”For all their concerns with global competitiveness, migration and terrorism, only one prospect truly terrifies the Powers of Europe: Democracy!

      They speak in democracy’s name but only to deny, exorcise and suppress it in practice. They seek to co-opt, evade, corrupt, mystify, usurp and manipulate democracy in order to break its energy and arrest its possibilities. For rule by Europe’s peoples, government by the demos, is their nightmare.

      The European Union could have been the proverbial Beacon on the Hill, showing the world how peace and solidarity may be snatched from the jaws of centuries-long conflict and bigotry. Alas, today, a common bureaucracy and a common currency divide European peoples that were beginning to unite despite our different languages and cultures.

      Now, today, Europeans are feeling let down by EU institutions everywhere.From Helsinki to Lisbon, from Dublin to Crete, from Leipzig to Aberdeen. A stark choice is approaching fast. The choice between authentic democracy and insidious disintegration.

      At the heart of our disintegrating EU there lies a guilty deceit: A highly political, top-down, opaque decision-making process is presented as ‘apolitical’, ‘technical’, ‘procedural’ and ‘neutral’. Its purpose is to prevent Europeans from exercising democratic control over their money, communities, working conditions and environment.

      The price of this deceit is not merely the end of democracy but also the dream of shared prosperity:

      The Eurozone economies are being marched off the cliff of competitive austerity, resulting in permanent recession in the weaker countries and low investment in the core countries
      EU member-states outside the Eurozone are alienated, seeking inspiration and partners in suspect quarters
      Unprecedented inequality, declining hope and misanthropy flourish throughout Europe

      The more they asphyxiate democracy, the less legitimate their political authority becomes, the stronger the forces of economic recession, and the greater their need for further authoritarianism. Thus democracy’s enemies gather renewed power while losing legitimacy and confining hope and prosperity to the very few (who may only enjoy it behind the gates and the fences needed to shield them from the rest of society). ”

      Not much I can finds to argue with there. The concerns regarding the European Union and its Technocratic Fascism apply equally well to the Need to reform our societies most powerful institutions The Global Banks and Financial Services conglomerates. We do need to ask ourselves how Culpable we are ourselves and how much inconvienience we are prepared to endure to Secure the reforms needed.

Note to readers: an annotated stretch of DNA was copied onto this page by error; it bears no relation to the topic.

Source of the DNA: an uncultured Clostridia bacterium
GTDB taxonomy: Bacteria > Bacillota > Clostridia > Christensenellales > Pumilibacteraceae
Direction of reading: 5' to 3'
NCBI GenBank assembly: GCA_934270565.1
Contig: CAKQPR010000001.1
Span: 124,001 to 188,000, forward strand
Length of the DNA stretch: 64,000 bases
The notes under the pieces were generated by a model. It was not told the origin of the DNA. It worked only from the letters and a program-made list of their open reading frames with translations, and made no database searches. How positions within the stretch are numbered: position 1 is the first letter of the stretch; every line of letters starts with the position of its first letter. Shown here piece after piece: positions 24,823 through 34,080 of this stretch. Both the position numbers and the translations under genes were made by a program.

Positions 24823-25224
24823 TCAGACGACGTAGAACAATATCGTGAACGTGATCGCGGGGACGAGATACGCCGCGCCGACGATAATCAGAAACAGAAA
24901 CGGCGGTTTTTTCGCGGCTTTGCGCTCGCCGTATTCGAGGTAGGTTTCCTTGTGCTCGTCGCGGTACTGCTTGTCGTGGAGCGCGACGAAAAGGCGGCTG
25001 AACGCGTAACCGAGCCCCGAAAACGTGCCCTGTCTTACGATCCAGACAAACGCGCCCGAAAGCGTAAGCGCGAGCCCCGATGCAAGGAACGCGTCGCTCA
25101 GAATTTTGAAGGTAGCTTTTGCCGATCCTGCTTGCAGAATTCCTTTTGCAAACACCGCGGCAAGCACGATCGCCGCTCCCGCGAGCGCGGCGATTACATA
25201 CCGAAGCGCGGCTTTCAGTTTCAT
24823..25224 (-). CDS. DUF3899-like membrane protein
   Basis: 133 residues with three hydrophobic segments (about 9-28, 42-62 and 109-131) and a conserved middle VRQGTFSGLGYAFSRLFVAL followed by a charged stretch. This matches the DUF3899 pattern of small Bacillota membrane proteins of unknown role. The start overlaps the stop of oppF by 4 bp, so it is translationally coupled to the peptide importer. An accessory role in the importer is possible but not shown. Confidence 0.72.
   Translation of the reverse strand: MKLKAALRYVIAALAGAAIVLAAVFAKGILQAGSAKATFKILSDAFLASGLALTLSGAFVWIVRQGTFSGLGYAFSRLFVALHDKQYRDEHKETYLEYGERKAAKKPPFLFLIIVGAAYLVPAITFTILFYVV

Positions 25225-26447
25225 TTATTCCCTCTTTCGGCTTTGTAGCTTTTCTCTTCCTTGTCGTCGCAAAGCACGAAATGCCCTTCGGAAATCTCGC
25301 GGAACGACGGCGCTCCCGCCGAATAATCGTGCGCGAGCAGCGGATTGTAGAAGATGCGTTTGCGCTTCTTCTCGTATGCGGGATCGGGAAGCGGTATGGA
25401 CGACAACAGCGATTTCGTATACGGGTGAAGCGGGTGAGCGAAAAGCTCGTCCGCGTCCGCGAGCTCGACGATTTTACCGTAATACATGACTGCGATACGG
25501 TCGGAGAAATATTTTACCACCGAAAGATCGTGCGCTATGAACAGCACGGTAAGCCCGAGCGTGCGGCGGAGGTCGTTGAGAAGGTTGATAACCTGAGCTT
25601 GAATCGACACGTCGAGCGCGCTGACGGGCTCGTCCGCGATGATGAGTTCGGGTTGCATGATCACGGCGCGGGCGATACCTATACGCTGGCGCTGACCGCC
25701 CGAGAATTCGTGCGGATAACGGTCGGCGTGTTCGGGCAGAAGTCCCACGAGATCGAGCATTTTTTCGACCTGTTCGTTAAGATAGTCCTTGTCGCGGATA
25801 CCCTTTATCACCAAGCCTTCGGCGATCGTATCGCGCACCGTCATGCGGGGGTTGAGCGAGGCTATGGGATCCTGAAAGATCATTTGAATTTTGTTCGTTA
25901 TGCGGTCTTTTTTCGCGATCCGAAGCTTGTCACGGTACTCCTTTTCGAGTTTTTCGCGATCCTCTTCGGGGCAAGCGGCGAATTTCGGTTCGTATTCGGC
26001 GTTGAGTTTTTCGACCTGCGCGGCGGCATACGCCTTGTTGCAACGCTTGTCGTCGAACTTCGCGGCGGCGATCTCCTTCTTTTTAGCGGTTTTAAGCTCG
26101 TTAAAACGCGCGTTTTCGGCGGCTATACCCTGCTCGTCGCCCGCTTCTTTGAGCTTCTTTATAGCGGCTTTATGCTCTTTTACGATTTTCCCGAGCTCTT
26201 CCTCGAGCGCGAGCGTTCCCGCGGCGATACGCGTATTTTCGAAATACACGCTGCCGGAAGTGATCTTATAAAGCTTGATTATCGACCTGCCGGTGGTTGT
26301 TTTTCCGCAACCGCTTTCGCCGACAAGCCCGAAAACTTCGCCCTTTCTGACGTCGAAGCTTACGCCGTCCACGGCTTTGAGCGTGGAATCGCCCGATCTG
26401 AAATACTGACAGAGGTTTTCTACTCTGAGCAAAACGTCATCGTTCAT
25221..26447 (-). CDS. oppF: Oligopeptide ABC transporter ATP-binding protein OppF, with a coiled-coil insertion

Our own Bourgoise sensibilities ,( I happily admit to my own and much like EGO it helps to be aware of ones own predjudices if attempting to be objective) are the greatest assets those in power have . That is our own tendency to confirm and conform conventions and supply the Consent to be ruled by the Ceasars who control increasingly minutley our daily lives and Life Chances.

      I am looking forward to seeing the extended version of Davids Interview, The interference in the press and the corruption of the fourth Estate is amply described in the discussion about the Guardian in the comments here)and its decline. Peter Oboornes departure from the Telegraph was a concrete example of an honest man kicking back against the Corporate Spin Machine and symbiotic coruptions that constitute the revolving door of Government, Finance and Industry . It was ever thus to a greater or lesser extent.

      An Ode. The Merchant, To Secure

      The merchant, to secure his treasure,
      Conveys it in a borrow’d name:
      Euphelia serves to grace my measure:
      But Cloe is my real flame.

      My softest verse, my darling lyre,
      Upon Euphelia’s toilet lay;
      When Cloe noted her desire,
      That I should sing, that I should play.

      My lyre I tune, my voice I raise,
      But with my numbers mix my sighs;
      And, whilst I sing Euphelia’s praise,
      I fix my soul on Cloe’s eyes.

      Fair Cloe blush’d: Euphelia frown’d:
      I sung, and gazed: I play’d, and trembled:
      And Venus to the Loves around
      Remark’d how ill we all dissembled.

      Cupid Turned Ploughman. – From Moschus

      His lamp, his bow, and quiver laid aside,
      A rustic wallet o’er his shoulders tied,
      Sly Cupid, always on new mischief bent,
      To the rich field and furrow’d tillage went;
      Like any ploughman toil’d the little god,
      His tune he whistled, and his wheat he sow’d;
      Then sat and laugh’d, and to the skies above
      Raising his eye, he thus insulted Jove:
      Lay by your hail, your hurtful storms restrain,
      And as I bid you let it shine or rain,
      Else you again beneath my yoke shall bow,
      Feel the sharp goad, and draw the servile plough;
      What once Europa was Nannette is now.

      Matthew Prior.(21 July 1664 – 18 September 1721)

      • Kavy October 28, 2016 at 9:42 am #

        I was in despair, but Yaris Varoufakis is doing a good job and I signed his Diem25 petition. Then I signed loads of CND petitions. I even signed some by which magazine which is campaigning for better banks. I also signed petitions to stop CETA and TIPP being passed.

        I’m thankful that David works so hard at this to try to bring about a better, fairer society. Lots of people are fighting hard for democracy and this gives me encouragement. The elite are so powerful, and they own the media, while too many people are not well informed. Let’s hope we can turn things around.

        New Labour and the a Orange Book liberals were diabolical. But now the Liberals have voted not to replace Trident so perhaps the party is going back to it’s traditional way. I joined the Labour Party to vote for Jeremy Corbyn. Hopefully the tide is changing and we will get our democracy back.

        Good informative article, Roger.

    • madame de farge October 28, 2016 at 2:08 pm #

      Really, both parties are spend spend spend and guess where the money is going, the pockets of the rich. Think seriously about this. The green party IS different from both the left and the right.